Do the youth of today understand global affairs? - By Ellie Baker, Royal Russell School
There has been many controversial stories in the media today of young people interfering in worldwide affairs. Many people suggest the younger generation don’t fully understand the topics they so passionately speak up for, such as climate change strikes and their oppositions. However, is there a more beneficial way for them to show their understanding of serious world affairs?
Introducing … International Model United Nations, an entertaining, intellectual and engaging extra co-curricular activity with increasing popularity due to its many different opportunities. MUN provides an opportunity for students to represent a nominated country and passionately debate serious topics that effect its global position and internal problems. Set in a captivating conference environment, it helps students improve social skills, confidence, and teamwork, whilst also giving them the chance to prove their knowledge and be listened to. This lively event refreshingly shows the next generation’s growing interest to talk professionally about politics and global problems. Many schools, not just in England, but worldwide give students the opportunity to take part in such a beneficial event. On 18th October numerous schools from around the world came together for one immense conference hosted at Royal Russel School in Croydon England which lasted until the 23rd of October.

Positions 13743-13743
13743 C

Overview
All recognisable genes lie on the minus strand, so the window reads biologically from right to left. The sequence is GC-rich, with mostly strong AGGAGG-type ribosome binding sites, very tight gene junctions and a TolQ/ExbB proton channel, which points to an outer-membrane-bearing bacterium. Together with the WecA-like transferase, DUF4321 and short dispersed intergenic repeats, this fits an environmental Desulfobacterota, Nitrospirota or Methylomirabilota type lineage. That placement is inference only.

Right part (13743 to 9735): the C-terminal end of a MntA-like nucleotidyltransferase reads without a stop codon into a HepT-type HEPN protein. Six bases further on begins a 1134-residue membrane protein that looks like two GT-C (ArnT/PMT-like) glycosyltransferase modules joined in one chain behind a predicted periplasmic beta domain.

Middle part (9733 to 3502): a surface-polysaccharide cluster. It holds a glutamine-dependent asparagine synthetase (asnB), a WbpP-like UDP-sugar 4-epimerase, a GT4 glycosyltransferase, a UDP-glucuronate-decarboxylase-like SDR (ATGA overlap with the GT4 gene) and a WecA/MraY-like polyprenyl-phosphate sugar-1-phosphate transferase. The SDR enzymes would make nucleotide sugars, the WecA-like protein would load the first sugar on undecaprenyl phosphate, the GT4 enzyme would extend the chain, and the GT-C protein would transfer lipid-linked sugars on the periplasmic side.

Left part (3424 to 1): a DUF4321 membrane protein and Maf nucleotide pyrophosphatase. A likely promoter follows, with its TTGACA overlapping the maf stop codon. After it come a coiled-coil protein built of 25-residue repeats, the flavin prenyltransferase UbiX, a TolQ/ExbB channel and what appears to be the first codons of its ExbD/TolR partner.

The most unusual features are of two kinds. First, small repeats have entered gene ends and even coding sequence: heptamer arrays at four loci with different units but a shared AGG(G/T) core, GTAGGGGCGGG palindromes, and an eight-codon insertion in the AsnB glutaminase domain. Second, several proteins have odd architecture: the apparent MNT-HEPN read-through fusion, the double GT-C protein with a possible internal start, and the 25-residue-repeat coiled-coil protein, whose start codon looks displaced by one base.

The international MUN conference is arguably one the best highlights of the school year. It is student lead and run, and there are lots of occasions to meet new people and make new friends. This year there were schools from the USA, Northern Ireland, Japan, Spain to name a few. However, there are so many more aspects of MUN that are just as important as taking part as a delegate and provide different opportunities to get involved. For example, behind the scenes are the press, secretariat, leadership team and media. While interviewing some of these students, I asked their opinions on their experiences of MUN, to which Luke McKabe (delegate) who “represented Uganda” answered that he was able to be educated on and debate “child marriages as Uganda has strong views on that topic and child brides is a big problem”, he also expressed that MUN is important as “it helps [youths] to understand the world around us”. I also took some time to get the views of students in different teams, where Roseanna Ray (secretariat) mentioned that she thought MUN “is important for the delegates to be educated on all international affairs and politics.”
This year, I was fortunate enough to take part as one of the media team members and can positively say that it was one of best experiences that school has offered me and I encourage more people to take part. While filming, I was able to watch some conferences and gained considerable amounts of understanding of world issues, and ideas youths have to solve them. I was able to realise just how important this great conference is, along with it being just as enjoyable. I now urge people to not underestimate the knowledge of the next generation and hope that their voices become more validated in today’s society.
Article written by Ellie Baker, see link below.